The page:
WASHINGTON – All Nippon Airways Co. Ltd. (ANA) has agreed to plead guilty and to pay a $73 million criminal fine for its role in two separate conspiracies to fix prices in the air transportation industry, the Department of Justice announced today.
According to a two-count felony charge filed today in U.S. District Court for the District of Columbia, Japan-based ANA engaged in a conspiracy to fix one or more components of cargo rates charged for international air cargo shipments from at least as early as April 1, 2000, until at least Feb. 14, 2006. ANA is also charged with engaging in a conspiracy to fix unpublished passenger fares on tickets purchased in the United States from at least as early as April 1, 2000, until at least April 1, 2004. Under the plea agreement, which is subject to court approval, ANA has also agreed to cooperate with the department’s ongoing antitrust investigation.
ANA transports a variety of cargo shipments, such as heavy equipment, perishable commodities and consumer goods, on scheduled international flights, including to and from the United States. ANA also transports passengers on scheduled flights within Japan and internationally, including to and from the United States. ANA typically offered unpublished passenger fares to travel agents for purchase by certain consumers.
According to the charges, ANA carried out the conspiracies by agreeing during meetings and other communications on certain components of the cargo rates to be charged for shipments on routes between the United States and Japan, and on unpublished passenger fares to be charged on tickets purchased in the United States. As part of the conspiracies, ANA levied cargo rates and unpublished passenger fares in accordance with the agreements reached, and monitored and enforced adherence to the agreed-upon cargo rates and unpublished passenger fares.
ANA is charged with two counts of price fixing in violation of the Sherman Act, which carries a maximum fine for corporations of $100 million for each violation committed after June 22, 2004, and $10 million for violations committed before that date. The maximum fine for each count may be increased to twice the gain derived from the crime or twice the loss suffered by the victims of the crime, if either of those amounts is greater than the statutory maximum fine.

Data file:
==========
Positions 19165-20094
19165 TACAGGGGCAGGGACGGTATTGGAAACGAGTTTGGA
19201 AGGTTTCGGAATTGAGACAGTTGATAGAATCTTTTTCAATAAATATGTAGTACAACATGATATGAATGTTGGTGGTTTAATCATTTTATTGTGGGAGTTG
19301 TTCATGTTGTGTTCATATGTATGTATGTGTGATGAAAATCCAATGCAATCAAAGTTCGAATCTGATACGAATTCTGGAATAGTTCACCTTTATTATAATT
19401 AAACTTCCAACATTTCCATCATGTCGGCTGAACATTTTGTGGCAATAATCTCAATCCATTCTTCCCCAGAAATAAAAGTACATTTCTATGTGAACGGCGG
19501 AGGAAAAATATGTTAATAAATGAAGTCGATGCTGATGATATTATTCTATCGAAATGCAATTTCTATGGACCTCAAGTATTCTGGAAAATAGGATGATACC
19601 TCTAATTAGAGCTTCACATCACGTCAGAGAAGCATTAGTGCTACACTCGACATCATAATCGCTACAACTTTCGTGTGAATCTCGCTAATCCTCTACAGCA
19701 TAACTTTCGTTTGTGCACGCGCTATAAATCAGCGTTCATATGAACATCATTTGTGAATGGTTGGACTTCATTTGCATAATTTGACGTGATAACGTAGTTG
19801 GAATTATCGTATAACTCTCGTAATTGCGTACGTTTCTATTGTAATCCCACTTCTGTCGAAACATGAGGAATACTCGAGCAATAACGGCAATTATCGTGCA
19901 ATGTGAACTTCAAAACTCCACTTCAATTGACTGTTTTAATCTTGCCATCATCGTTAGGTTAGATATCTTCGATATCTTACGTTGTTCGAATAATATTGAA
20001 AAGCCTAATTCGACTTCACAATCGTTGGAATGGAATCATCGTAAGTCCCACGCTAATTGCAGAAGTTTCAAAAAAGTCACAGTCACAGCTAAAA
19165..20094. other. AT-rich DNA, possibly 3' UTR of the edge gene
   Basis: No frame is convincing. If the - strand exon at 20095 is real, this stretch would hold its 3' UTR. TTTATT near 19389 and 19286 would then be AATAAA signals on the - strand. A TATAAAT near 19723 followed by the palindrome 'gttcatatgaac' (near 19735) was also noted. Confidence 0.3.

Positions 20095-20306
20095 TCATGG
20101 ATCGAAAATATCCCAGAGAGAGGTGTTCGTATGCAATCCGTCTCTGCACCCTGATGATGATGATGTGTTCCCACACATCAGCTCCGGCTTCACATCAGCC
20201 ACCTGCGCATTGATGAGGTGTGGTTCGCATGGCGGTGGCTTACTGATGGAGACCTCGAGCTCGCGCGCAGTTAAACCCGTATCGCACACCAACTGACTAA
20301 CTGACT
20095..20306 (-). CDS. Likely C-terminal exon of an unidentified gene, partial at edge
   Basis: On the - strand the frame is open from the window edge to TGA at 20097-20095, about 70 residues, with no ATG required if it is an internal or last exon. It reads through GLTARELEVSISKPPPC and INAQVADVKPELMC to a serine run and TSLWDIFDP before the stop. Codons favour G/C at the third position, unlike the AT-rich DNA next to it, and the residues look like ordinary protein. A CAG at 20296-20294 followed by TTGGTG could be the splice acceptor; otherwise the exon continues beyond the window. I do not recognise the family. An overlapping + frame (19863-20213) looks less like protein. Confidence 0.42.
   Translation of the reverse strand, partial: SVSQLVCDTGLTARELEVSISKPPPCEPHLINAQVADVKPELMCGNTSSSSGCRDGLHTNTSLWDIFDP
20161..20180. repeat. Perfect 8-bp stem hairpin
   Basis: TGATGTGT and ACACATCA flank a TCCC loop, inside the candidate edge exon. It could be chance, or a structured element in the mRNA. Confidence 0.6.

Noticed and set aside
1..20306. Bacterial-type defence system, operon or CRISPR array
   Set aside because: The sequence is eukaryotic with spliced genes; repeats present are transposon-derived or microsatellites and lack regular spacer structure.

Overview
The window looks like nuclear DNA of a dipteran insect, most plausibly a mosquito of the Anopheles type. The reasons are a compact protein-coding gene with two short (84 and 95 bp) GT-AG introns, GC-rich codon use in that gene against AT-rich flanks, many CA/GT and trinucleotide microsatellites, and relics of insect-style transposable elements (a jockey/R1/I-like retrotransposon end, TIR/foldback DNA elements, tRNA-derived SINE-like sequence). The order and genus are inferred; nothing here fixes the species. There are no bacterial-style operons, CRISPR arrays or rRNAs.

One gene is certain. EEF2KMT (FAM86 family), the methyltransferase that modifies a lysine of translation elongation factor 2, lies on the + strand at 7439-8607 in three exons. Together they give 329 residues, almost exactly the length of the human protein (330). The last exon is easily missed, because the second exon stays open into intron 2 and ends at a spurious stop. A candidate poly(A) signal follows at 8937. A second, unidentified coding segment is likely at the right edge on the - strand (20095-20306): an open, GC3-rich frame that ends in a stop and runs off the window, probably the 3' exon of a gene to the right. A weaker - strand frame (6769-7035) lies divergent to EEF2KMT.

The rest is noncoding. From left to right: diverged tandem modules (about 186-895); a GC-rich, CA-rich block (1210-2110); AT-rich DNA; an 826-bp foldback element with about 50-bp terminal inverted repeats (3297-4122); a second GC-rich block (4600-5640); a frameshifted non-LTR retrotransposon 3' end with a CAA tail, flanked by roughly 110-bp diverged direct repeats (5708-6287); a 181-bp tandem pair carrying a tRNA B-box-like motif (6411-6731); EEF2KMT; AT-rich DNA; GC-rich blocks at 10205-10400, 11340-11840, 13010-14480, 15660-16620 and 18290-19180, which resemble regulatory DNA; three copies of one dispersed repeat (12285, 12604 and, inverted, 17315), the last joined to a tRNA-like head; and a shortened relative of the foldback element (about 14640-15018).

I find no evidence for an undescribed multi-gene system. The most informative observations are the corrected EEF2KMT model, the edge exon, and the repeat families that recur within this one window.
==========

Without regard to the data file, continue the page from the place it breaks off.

Including today’s charge, as a result of this investigation, a total of 19 airlines and 14 executives have been charged in the Justice Department’s ongoing investigation into price fixing in the air transportation industry. To date, more than $1.6 billion in criminal fines have been obtained and four executives have been sentenced to serve prison time. Charges are pending against the remaining 10 executives.
Today’s charge is the result of a joint investigation into the air transportation industry being conducted by the Antitrust Division’s National Criminal Enforcement Section, the FBI’s Washington Field Office, the Department of Transportation’s Office of Inspector General and the U.S. Postal Service’s Office of Inspector General. Anyone with information concerning price fixing or other anticompetitive conduct in the air transportation industry is urged to call the Antitrust Division’s National Criminal Enforcement Section at 202-307-6694 or visit www.justice.gov/atr/contact/newcase.htm, or call the FBI’s Washington Field Office at 202-278-2000.